Photography and the Paranormal 101: Identifying False Positives Part 3
Courtesy of Topher Young (PSIRO)
After a long time away from writing these articles, I am back and will discuss common false positives mistaken for “vortexes”. So what is a vortex? In the lower levels of the paranormal research field, it is believed that is a portal to paranormal phenomena or a gate where paranormal activity flows in and out. Currently, there is no evidence that has suggested this to ever be true, unless of course you count the thousands of mistaken photos of common false positives. To help understand vortexes, here are a few common vortex photos that I will then explain as nothing more than a false positive.
They may look impressive, and to many people in the paranormal field, they ARE impressive. However, they are not paranormal. These photos above are far from it. The most common causes of vortexes are typically one of three variables.
Believe it or not, I see more camera strap photos being classifieds as paranormal vortexes than any other cause. One of the easiest identification markings for the camera strap is the recurring pattern of the weaving of the fabric. Almost all camera straps are tightly woven together using a nylon fabric of sorts. So how in the hell do people not notice a camera strap in front of the lens? Quite simply, given the conditions in which most of these photos are captured (aka the dark), most people are focused on what is going on past the camera, not what is happening with the camera themselves. Secondly, very few people actually bring their digital cameras to eye level anymore. With the implementation of point and shoot, investigators typically hold their camera around chest level or above head level, leaving their face completely available to notice anything else happening in the environment. Because of this, a camera strap moving in front of the camera if a quick snapshot is taken can easily be missed.
Camera straps are also fairly large in comparison the majority of point and shoot cameras, which is the most used tool in photographing claimed paranormal phenomena. If the strap is not secured or completely removed, within a fraction of a second and because of momentum from the movement of the camera, it can easily slip right in front of the lens and back out without ever being noticed. Here is an example of the size of the strap in comparison to a point and click camera. If you want to avoid this possible false positive altogether, remove the camera strap.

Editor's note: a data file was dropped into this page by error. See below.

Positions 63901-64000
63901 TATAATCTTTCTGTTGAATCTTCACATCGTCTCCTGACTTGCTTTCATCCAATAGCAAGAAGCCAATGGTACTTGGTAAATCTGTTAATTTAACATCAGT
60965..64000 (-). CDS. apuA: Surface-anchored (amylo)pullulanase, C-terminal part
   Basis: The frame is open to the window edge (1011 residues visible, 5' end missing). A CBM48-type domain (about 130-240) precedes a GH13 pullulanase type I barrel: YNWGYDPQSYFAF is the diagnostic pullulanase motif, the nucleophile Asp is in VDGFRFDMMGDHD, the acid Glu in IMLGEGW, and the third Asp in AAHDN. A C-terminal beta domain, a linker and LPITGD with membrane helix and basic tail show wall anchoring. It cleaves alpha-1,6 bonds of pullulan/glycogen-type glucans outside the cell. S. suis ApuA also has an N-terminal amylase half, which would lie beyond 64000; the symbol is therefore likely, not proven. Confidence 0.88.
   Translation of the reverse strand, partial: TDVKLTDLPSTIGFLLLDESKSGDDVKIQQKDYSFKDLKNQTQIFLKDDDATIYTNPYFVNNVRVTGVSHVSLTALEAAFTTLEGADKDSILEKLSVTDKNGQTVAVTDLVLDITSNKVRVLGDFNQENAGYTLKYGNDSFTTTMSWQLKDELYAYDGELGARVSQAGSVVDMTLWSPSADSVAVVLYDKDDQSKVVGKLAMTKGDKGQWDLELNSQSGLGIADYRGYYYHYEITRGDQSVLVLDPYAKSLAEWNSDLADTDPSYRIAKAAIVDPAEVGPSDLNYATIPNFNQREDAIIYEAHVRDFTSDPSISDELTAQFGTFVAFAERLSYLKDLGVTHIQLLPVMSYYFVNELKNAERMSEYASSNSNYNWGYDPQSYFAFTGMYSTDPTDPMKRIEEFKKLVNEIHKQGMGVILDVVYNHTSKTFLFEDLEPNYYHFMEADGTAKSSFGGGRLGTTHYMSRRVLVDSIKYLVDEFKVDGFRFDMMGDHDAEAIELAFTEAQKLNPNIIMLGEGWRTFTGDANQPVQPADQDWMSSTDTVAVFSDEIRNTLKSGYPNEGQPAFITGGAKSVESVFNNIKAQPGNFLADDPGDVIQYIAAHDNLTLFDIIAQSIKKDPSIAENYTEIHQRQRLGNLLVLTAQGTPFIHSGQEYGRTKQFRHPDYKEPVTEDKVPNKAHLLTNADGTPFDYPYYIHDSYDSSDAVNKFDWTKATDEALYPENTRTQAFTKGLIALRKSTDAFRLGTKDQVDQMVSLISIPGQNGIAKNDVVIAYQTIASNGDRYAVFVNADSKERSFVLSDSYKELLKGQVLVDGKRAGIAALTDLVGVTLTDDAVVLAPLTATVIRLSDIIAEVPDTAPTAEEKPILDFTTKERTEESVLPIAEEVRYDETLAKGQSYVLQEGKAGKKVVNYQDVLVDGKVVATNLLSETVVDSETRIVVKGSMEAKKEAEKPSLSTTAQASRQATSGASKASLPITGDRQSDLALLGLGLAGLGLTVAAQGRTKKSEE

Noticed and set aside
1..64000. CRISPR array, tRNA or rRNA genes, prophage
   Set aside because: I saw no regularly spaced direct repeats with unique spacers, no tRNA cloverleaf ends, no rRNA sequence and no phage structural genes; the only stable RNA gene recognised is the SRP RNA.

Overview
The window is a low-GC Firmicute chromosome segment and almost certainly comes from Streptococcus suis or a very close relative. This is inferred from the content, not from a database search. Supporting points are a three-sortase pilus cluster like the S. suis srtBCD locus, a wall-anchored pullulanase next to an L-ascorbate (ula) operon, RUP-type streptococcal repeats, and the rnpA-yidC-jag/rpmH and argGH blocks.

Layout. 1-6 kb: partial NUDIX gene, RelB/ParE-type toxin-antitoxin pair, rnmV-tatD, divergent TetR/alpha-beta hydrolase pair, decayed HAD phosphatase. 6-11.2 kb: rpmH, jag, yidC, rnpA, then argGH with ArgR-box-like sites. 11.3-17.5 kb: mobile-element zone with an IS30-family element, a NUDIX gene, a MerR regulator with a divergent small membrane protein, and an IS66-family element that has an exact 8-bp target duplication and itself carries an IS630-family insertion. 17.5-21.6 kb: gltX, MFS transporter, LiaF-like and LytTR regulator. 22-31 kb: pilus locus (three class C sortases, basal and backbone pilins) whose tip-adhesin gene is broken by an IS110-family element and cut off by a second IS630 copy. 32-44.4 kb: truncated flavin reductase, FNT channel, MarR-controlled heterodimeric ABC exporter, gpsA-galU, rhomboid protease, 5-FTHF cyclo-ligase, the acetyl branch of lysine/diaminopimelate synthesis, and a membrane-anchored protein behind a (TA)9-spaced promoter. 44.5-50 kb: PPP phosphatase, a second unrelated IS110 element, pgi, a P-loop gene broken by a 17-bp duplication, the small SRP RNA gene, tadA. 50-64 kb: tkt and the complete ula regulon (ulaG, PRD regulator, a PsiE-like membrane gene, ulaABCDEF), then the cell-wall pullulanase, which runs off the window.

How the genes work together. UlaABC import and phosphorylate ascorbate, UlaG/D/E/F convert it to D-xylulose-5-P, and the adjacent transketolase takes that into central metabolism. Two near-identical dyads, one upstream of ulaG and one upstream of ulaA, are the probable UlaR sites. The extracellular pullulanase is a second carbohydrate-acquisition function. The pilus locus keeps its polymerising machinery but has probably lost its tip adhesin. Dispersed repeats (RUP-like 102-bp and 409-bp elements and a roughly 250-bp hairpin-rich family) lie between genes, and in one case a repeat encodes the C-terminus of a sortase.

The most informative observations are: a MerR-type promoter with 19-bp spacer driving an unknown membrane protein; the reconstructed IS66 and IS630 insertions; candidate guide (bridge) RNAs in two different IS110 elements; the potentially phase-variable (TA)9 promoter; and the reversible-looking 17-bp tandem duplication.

Hair and Threads
The second most common form of false positive mistaken for a vortex is that of hair and even thread (string). Unless you have been blessed with beautiful baldness like myself, you probably have hair on your head and in some cases all over your body. We all have hair. Some longer than others, and others are cleaner and more frequently washed. I will save sanitary habits for a completely different article however. Hair contributes to a great number of anomalies that are floating around the paranormal field. Surprisingly, many people still refuse to accept that hair was the culprit. Hair will often appear translucent and may even seem brighter and fade out and disappear on each end. This will depend on the angle of the hair in correspondence to the cameras flash.
In the example at the very top of this page (second image) you will notice the hair is not as transparent as the one above., except for the ends. Instead the middle is bright due to the location of the hair and the flash, which I suspect to be directly above the lens on that particular model camera. While you can avoid most false positives such as this by keep your hair pulled back, shaving your head, etc, but you can also pick up hair from other sources on your clothes which can still account for variables such as this (anyone with a significant other with long hair knows that you will find hair in the strangest of places). The best you can do is recognize the false positive and accept that it is more than likely explainable.
I hate thinking that there are spiders everywhere when I am doing research in the field due to my fear of them, however, it is impossible to ignore the potential of a spider being within close proximity. I have seen both videos and photos depicting spiderwebs that were misconstrued and confused as paranormal type phenomena. Spider webs can often look just like hair in terms of their reflection and transparency. However, if you happen to capture a larger part of the web that is out of focus rather than a single strand, it can start to look like a shape forming.
The photos above were taken from Malaysian Ghost Research who has taken some great examples of spider webs in two varying light conditions for comparison.
Avoiding spiderwebs may be something we all will do our best at, however, just like hair, cannot be completely avoided. It is better to recognize and deduce your evidence to an explainable nature, even the most probable one, than relying on assumption and wishful thinking to turn your evidence into a paranormal explanation when one is not warranted. Despite your experiences in the field, if a photo can be explained away easily, it must take the most probable explanation until sufficient evidence can support it otherwise. Paranormal research and photography is not just about capturing paranormal type phenomena. Know your equipment, know how to explain away your false positives, and accept that it can happen. Do you best to control your environment and leave no evidence available for argument. The moment you can provide clear cut evidence that something is not explainable and defies the laws of nature, that is the moment when you can label something paranormal.
*Reposted with permission from Topher Young